That didn't mean she didn't notice city counselor, Keith, with his seeing eye dog, Murray, or Nikki Benshaw, columnist for the local gossip paper. Jewellery designer Sanje Gupte was posing for a picture, when photographer Will Reimer, got the shot of a life-time.

At that precise moment, developer, Ron Vandemeer, crashed through the upper balcony of an Olde Towne storefront onto the cobble stoned street in front of her, clutching his throat with one hand while foaming at the mouth. The other hand had a half-eaten chocolate. One of hers!

She let go of Tanya who reeled out of the way saying, "he doesn't look so good," while Maxine loosened his shirt in a desperate attempt to make him feel better. But even as 911 was called and Dr. Matthews knelt down beside her, to help in any way he could, it was all too obvious Ron Vandemeer was on his last legs. Within minutes he was dead.

Watching as officers clad in white suits complete with white head gear that completely covered their head to avoid any possible contamination and clear plastic masks, inspired fear in the party guests who'd been told to remain in the small waiting area just before Olde Towne. They murmured amongst themselves.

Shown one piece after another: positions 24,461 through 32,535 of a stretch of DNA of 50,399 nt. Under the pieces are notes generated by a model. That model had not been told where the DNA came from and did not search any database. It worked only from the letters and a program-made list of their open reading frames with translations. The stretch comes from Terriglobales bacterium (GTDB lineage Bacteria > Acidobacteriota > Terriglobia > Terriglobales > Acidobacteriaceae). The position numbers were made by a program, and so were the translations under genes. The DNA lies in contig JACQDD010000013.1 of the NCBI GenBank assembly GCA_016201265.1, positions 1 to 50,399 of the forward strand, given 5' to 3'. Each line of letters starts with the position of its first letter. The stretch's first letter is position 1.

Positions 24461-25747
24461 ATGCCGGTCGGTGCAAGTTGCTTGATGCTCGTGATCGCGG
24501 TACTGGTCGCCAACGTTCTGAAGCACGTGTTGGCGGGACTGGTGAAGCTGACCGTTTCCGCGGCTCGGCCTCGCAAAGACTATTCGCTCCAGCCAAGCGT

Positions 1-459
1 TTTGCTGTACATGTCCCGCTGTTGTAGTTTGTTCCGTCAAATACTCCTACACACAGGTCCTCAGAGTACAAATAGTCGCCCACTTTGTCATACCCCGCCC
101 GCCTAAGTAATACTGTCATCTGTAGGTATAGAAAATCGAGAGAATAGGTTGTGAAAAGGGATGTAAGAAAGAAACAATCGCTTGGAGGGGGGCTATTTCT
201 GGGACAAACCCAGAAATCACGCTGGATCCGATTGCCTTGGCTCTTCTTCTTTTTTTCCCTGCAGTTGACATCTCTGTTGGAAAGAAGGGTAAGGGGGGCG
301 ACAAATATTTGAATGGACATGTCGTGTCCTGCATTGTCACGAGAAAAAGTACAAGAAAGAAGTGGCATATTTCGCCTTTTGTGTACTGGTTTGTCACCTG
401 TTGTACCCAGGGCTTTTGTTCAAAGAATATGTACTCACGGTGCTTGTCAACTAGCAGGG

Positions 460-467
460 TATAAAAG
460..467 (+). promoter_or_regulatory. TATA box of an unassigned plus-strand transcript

Maxine stood to one side her arms crossed as her fingers dug into them shivering in horror at what had just happened. She watched as Ron's body was put into a body bag and zipped up, the ambulance drivers wheeling it out on the stretcher.

Tracey Vandemeer's high pitched wail filled the building and tore at her soul. A family friend led her to a side-room with the help of a police officer as the wails turned into sobbing. How could an evening that had started with such promise have gone so terribly wrong?

Party guests pointed in Maxine's direction. People she'd grown up with, known her entire life, even if only by sight, now pointed at her and whispered. She heard the words poison and murder. It wasn't possible. She knew that.